When we think of herbs, we tend to think of how to use them in the kitchen. Gardening with them is often limited to sticking some in a plant pot by the back door.

The truth is that herbs offer a lot more to the garden than simply a living larder. Without doubt, their subtle or zingy flavours bring meals to life, but what about incorporating herbal elements holistically in our outdoor spaces? Find them the right conditions – in terms of soil, sunlight and moisture – and they’ll add ornamentation as attractive as any other plant.



We’ve discussed alternatives to box (Buxus sempervirens) hedging in a previous article, but a number of herbs work wonderfully as low hedges. Rosemary (Rosmarinus officinalis) will put up with more regular, tight trimming and is evergreen. It needs freer draining soil as it’s of Mediterranean origin. Lavender (Lavandula) also requires lighter, drier soils. It forms a less neat hedge as trimming should be restricted to late summer or early autumn, after flowering. Never cut into old wood – this rarely re-grows. Another bushy little hedging herb is sage (Salvia officinalis). You can find a variety of colours and even blend them in your rows: green, purple, golden or the variegated ‘Tricolor’.



Some herbs work well to edge paths and beds – a sort of hedging, but much less coherent. Chives (Allium schoenoprasum) give an upright, verdant edge to walkways. These develop pretty soft purple flowers in summer which are perfect for pollinators too. For softer edging, trailing rosemary (Rosmarinus officinalis Prostrate Group) will send as many stems out and down edges as upwards.



Similarly to the prostrate rosemary, other herbs like to creep along and work excellently as ground cover between other things. Different types of thyme (Thymus) can be planted, as can varieties of oregano or marjoram (Origanum vulgare) or chamomile (Chamaemelum nobile). While the last is lime green in leaf and white in flower, the others come in a range of hues from green to gold and silver-white. Try using their forms and scents by planting amongst paving, cobbles or gravel too. They really soften paths and seating areas.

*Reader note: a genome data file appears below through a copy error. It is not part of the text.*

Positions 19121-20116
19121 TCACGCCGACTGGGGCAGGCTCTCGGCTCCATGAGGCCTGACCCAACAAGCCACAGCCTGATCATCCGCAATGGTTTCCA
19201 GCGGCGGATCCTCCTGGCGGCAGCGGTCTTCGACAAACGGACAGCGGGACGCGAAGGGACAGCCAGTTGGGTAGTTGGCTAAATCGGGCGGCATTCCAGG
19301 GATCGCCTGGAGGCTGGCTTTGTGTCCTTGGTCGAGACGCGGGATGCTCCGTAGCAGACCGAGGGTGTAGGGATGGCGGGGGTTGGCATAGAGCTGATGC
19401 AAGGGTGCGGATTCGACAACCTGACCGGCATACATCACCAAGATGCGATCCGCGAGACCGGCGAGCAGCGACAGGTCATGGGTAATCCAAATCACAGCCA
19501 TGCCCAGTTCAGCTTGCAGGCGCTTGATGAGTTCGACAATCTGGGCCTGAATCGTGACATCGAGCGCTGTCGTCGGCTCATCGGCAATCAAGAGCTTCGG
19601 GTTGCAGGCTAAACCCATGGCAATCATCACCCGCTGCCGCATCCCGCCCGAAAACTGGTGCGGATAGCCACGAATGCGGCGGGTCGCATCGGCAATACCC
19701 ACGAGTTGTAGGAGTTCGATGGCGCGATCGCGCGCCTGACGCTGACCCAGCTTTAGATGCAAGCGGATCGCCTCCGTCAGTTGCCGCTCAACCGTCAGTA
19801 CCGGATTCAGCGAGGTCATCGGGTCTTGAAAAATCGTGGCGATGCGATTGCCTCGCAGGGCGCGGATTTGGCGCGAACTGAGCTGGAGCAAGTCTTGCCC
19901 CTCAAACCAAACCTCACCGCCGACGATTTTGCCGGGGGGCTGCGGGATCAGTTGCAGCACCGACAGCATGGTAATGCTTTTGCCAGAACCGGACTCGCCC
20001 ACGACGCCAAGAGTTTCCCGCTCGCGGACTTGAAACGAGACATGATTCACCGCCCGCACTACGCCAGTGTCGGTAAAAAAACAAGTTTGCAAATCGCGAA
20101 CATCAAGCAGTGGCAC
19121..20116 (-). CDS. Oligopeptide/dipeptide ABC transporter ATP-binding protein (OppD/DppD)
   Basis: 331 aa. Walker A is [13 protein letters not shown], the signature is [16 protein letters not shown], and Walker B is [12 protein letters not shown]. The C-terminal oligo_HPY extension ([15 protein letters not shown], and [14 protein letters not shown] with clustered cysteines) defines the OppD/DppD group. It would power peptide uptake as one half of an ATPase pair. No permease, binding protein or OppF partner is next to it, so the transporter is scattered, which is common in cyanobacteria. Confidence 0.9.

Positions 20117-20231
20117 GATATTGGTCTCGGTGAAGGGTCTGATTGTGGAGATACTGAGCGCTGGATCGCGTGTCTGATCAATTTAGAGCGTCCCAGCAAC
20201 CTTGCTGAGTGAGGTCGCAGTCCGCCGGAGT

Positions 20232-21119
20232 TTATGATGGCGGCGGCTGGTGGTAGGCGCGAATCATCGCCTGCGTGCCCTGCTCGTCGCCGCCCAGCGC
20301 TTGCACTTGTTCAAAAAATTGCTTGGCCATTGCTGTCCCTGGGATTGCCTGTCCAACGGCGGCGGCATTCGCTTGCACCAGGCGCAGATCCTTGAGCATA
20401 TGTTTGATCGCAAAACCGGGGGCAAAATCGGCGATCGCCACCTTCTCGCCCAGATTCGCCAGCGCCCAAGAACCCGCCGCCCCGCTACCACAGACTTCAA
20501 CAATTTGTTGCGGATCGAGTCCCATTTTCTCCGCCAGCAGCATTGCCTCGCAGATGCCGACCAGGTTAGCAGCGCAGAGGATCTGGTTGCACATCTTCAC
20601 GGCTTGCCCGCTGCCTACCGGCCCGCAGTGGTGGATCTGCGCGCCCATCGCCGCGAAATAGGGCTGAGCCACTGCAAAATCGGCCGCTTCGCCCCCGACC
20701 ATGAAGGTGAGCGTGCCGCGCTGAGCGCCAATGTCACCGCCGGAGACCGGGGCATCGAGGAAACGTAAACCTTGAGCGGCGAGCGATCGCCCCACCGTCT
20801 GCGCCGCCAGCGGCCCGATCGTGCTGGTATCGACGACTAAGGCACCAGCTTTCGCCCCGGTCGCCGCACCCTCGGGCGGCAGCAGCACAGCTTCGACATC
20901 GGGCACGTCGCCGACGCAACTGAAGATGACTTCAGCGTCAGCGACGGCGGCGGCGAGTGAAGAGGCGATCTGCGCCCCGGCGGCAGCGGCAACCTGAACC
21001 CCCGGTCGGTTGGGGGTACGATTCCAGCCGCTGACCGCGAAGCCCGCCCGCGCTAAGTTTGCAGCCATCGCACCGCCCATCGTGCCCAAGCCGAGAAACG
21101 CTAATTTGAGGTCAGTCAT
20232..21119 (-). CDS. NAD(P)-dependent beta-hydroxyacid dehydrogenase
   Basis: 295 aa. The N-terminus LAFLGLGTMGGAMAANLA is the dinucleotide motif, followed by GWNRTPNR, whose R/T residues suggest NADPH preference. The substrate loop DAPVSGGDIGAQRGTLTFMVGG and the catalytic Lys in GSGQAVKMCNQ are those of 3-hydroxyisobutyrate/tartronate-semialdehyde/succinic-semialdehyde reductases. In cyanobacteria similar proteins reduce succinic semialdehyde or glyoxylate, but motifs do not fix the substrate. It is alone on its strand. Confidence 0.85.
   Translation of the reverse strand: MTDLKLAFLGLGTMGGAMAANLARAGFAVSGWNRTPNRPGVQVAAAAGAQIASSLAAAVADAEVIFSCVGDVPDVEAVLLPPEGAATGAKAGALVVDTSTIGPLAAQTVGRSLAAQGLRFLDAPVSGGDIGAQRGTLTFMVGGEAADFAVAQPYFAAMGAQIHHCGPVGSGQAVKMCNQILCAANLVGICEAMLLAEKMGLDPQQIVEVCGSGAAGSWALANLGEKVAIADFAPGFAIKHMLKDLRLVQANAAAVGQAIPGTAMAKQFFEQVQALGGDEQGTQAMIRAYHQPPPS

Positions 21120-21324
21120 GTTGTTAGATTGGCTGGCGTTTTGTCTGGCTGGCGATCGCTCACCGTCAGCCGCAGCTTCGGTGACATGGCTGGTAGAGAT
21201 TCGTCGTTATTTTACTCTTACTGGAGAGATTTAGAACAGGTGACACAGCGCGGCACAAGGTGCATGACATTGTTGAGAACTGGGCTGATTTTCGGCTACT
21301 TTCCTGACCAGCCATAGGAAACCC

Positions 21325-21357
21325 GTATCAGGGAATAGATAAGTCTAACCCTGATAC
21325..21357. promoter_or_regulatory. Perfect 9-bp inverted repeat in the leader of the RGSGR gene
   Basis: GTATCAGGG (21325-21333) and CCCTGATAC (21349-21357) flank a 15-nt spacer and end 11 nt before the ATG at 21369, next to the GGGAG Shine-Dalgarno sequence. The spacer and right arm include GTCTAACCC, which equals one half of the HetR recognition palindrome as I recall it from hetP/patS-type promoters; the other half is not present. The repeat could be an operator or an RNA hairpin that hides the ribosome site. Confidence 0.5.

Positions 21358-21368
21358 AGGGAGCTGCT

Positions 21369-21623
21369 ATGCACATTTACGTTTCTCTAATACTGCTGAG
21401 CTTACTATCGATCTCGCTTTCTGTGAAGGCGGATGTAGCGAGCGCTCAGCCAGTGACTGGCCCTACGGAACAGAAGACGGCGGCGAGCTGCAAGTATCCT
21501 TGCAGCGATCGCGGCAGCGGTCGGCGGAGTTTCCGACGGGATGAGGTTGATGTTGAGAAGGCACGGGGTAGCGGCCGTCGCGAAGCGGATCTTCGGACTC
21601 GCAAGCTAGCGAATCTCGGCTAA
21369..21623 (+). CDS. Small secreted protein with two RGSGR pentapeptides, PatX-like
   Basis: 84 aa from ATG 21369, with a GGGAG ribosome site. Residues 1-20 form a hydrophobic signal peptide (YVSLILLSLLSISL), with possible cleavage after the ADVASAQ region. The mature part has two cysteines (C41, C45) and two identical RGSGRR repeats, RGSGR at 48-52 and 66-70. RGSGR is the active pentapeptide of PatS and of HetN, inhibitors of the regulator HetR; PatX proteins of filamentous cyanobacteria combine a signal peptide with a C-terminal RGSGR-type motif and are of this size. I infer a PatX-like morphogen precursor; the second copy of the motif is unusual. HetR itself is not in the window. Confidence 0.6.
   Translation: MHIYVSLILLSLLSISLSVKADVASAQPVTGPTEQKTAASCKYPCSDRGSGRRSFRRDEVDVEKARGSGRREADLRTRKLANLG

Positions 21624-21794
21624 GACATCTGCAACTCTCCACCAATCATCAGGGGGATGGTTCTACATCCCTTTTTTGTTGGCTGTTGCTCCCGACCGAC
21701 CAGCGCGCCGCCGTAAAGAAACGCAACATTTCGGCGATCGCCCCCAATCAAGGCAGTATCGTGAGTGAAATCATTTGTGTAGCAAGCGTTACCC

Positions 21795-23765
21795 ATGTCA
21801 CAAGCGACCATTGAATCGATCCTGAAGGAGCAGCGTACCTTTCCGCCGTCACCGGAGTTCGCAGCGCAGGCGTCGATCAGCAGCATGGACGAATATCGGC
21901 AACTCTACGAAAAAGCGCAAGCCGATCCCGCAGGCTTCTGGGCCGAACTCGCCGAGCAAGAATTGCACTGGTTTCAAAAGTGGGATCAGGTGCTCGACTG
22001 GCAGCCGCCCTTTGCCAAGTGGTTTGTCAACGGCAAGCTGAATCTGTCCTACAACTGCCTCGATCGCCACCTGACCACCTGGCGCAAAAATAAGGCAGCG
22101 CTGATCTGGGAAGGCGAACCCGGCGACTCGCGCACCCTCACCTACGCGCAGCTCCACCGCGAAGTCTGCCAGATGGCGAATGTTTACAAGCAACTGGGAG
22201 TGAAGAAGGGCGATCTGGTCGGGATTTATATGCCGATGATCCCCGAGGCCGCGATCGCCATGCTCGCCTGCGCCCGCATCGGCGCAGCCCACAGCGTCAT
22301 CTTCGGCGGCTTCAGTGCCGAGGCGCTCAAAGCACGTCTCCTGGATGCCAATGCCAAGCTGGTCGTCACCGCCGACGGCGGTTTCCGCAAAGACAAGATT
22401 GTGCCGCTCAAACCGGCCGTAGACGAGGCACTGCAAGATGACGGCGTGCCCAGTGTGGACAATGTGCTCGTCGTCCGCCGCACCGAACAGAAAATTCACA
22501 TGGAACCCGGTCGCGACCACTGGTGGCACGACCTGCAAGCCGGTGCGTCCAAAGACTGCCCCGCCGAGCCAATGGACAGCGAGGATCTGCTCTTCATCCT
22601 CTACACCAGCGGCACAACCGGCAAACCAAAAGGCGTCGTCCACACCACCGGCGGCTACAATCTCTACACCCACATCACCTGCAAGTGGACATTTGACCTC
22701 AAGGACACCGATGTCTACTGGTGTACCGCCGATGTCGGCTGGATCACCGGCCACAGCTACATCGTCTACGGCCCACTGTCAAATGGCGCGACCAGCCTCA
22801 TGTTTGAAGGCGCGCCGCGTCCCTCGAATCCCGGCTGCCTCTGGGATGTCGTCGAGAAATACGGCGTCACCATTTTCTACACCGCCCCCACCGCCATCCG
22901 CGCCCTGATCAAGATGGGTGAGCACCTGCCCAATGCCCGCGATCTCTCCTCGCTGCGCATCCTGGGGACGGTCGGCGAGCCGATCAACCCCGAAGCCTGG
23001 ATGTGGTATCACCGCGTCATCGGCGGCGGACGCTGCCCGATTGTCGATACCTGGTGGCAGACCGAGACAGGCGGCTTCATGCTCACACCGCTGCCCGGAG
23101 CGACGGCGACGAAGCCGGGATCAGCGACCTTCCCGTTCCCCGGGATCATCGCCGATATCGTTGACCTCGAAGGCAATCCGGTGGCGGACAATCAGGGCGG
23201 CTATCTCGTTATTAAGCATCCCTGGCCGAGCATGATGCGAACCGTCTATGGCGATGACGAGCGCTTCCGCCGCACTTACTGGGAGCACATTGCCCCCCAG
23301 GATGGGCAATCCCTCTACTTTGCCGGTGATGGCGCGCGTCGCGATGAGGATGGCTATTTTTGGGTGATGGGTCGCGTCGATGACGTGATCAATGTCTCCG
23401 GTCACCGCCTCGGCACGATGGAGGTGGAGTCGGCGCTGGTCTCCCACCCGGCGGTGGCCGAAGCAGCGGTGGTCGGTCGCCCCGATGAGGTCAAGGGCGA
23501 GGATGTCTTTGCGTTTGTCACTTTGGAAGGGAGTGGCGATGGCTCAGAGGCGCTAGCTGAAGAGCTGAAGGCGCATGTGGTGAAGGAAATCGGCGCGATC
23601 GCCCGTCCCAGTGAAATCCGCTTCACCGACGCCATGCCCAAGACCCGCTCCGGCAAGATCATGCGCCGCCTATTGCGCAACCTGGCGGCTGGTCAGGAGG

Statement pieces

The towering herbs mark a stark contrast to the low spreaders just described. Weave these into the middle and back of borders and beds to add height variation. One such popular herb is fennel (Foeniculum vulgare), and the bronze variety is especially striking. Their feathery foliage also contrasts well with other, sturdier leaves. Celery-scented lovage (Levisticum officinale) and species of angelica work well as statement pieces too. Angelica archangelica is a vivid green and can reach great heights of 2m or more. A. gigas is from East Asia and hits you with its fulsome purple colouring instead. Both have globular umbels of flowers, beloved by bees and hoverflies.


Dark and sultry

If the idea of Angelica gigas’ purple columns has you excited, consider some other dark-leaved herbs too. Red and purple basils (Ocimum basilicum ‘Purpurascens’) add depth when woven into planting at the front of a sunny border. Red orach (Atriplex hortensis) grows taller but also requires warm weather to thrive. In reality it’s more of a vegetable than a herb – people ate its leaves before spinach grew in popularity.


The sharpness of mint

Tangy mints (Mentha) are worthwhile for use in cooking, cocktails and infusions, but you’ll experience their real sharpness if planted out in the ground. These are an invasive genus of plant who’ll spring up further and further from their original spot. Restrict them by planting in a container; even then we wouldn’t trust them to play by the rules. These thugs could ruin your carefully planned planting scheme in just two years. Best to confine them to appealing pots worked into your design.